Republican Lawmakers Push Bill That's a Proxy in Fight Against 'Critical Race Theory'

Along a party-line vote, the Wisconsin Assembly passed legislation that would set new requirements for how issues related to anti-racism and anti-sexism are taught in schools.

By Will Kenneally

September 28, 2021

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A profile portrait of Rep. Chuck Wichgers on the Wisconsin Assembly floor with seated legislators in the background.

State Rep. Chuck Wichgers, R-Muskego, is a sponsor of a bill that would limit how students are instructed and staff are trained with regards to anti-racism and anti-sexism issues. The Wisconsin Assembly passed the bill by a party-line vote with Republicans in the majority on Sept. 28, 2021. (Credit: Will Kenneally / PBS Wisconsin)

The Assembly passed two bills that would affect how civics education and race are taught in Wisconsin.

One bill would mandate civics education requirements be taught at all ages, and that Wisconsin high schoolers receive a half-credit of civics education before graduating.

The other and higher profile bill would prohibit educators from teaching lessons based on race and sex stereotyping, including “that an individual, by virtue of the individual’s race or sex, bears responsibility for acts committed in the past by other individuals of the same race or sex.”

The latter is a proxy for the discussion around and fodder for the political fervor over critical race theory — a social science theory largely taught to graduate students that explores how existing power structures in American society are maintained. Republican lawmakers across the United States have promoted legislation to prohibit schools from teaching it.

“I don’t want school professionals to make decisions about teaching and learning, I want parents to be in charge of the teaching and learning that their students and their children go to,” Rep. Donna Rozar, R-Marshfield, said during an Assembly Committee on Education meeting on Sept. 22.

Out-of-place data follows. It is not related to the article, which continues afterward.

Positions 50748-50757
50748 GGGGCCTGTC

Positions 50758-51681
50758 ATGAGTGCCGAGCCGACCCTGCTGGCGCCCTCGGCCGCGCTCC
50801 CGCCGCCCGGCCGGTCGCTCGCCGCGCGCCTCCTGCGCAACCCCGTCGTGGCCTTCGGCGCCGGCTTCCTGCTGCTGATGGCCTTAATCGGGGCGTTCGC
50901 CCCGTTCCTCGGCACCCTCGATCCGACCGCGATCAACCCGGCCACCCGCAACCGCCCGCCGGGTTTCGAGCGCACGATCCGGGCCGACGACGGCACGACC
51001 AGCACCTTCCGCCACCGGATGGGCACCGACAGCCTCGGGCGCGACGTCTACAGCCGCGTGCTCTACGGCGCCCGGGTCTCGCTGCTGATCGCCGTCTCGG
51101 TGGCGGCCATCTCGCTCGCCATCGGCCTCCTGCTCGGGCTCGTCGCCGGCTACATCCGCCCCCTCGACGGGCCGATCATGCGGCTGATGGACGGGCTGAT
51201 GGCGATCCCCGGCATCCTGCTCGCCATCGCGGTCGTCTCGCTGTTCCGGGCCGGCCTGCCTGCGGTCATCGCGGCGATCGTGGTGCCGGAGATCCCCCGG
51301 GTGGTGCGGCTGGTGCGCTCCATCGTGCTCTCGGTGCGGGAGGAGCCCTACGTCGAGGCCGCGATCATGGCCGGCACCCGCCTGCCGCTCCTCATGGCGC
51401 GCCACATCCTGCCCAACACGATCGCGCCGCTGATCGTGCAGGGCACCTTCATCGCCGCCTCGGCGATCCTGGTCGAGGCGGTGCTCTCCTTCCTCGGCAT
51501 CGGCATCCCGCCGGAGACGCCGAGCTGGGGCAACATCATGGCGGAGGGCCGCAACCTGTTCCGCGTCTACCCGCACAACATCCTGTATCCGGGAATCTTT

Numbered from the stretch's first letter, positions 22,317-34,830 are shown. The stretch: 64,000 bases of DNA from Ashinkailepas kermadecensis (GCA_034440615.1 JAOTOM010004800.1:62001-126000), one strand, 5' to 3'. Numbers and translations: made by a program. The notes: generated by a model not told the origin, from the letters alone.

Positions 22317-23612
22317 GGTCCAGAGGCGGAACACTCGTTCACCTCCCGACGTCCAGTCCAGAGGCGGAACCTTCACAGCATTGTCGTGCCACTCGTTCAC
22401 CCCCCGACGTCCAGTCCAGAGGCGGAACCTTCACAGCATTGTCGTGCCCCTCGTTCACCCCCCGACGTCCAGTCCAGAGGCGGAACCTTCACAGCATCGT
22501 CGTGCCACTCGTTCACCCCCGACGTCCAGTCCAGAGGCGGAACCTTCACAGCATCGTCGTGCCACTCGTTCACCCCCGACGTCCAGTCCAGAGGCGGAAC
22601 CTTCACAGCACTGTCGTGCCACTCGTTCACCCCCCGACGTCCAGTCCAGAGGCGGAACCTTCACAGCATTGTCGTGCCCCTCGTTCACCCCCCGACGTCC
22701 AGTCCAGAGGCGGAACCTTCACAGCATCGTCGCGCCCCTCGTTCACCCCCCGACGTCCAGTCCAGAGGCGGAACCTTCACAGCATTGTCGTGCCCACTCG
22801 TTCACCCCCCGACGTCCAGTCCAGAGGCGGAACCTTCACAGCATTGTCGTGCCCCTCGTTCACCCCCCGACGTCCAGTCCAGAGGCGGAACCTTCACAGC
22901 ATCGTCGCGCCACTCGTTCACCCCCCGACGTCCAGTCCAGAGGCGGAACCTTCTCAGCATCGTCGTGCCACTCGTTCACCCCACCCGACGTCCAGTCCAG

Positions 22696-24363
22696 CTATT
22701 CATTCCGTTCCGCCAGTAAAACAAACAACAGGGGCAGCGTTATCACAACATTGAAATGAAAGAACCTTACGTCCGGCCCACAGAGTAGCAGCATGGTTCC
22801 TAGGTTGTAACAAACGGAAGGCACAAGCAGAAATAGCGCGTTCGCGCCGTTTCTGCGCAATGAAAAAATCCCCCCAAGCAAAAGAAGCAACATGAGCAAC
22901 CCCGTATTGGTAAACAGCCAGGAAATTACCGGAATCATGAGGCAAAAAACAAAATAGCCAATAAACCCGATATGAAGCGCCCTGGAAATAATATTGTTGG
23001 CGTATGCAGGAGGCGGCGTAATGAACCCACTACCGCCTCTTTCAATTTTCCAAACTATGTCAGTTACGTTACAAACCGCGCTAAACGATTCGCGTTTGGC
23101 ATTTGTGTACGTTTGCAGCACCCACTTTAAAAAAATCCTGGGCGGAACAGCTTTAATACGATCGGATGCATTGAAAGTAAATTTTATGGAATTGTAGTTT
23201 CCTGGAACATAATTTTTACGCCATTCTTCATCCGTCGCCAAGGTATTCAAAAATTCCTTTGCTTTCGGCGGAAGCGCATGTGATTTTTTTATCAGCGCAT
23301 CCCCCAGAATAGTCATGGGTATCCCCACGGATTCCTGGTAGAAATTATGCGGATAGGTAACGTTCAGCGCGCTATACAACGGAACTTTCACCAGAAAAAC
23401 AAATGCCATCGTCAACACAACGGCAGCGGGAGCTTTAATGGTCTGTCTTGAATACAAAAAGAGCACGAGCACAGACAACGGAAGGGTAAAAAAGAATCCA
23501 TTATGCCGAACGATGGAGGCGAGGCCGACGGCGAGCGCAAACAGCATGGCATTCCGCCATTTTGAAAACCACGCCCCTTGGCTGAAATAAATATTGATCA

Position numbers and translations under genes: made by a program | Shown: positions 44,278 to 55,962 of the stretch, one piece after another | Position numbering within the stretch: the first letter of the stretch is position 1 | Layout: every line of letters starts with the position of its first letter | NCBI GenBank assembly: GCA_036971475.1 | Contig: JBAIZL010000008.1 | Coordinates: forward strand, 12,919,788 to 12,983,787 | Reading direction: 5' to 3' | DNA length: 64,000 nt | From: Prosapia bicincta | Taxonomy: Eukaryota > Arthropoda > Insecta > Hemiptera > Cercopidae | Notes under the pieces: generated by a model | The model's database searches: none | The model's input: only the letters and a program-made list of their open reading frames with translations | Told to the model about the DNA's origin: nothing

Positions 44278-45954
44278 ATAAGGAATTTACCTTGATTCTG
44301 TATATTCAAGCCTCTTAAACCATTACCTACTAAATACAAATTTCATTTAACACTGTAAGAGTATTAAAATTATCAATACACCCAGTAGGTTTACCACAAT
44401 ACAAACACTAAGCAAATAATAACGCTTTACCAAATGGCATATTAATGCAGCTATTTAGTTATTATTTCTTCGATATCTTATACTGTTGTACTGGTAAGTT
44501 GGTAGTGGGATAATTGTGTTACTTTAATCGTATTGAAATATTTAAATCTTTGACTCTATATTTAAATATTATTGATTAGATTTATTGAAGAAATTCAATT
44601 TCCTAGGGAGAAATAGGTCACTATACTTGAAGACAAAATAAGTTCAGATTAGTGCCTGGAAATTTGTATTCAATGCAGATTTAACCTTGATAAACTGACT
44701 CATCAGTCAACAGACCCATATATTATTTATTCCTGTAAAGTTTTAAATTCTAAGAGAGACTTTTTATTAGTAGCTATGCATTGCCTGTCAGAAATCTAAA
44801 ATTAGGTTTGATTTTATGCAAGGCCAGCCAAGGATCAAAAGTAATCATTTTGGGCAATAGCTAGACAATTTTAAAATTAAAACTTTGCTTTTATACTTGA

The committee voted along party lines to advance this bill to the Assembly floor, which was passed on Sept. 28.

In the hearings, Republicans said the legislation relating to “anti-racism and anti-sexism pupil instruction” was necessary to prevent “indoctrination” by teachers.

“When common sense is absent for ideologies and teachers are indoctrinating and going too far, there needs to be — for the local school districts, parents and school boards — there needs to be some pathway for them to have a little bit more defined recourse that teachers and school districts shouldn’t allow their educators across the line,” said Rep. Chuck Wichgers, R-Muskego.

Democrats pushed back.

“It is a new day,” said Rep. LaKeshia Myers, D-Milwaukee. “It is a day when diversity, equity and inclusion are a part of what we do. We can no longer ignore that there are students who are not homogenous that look like, and may think different thoughts in our classrooms.”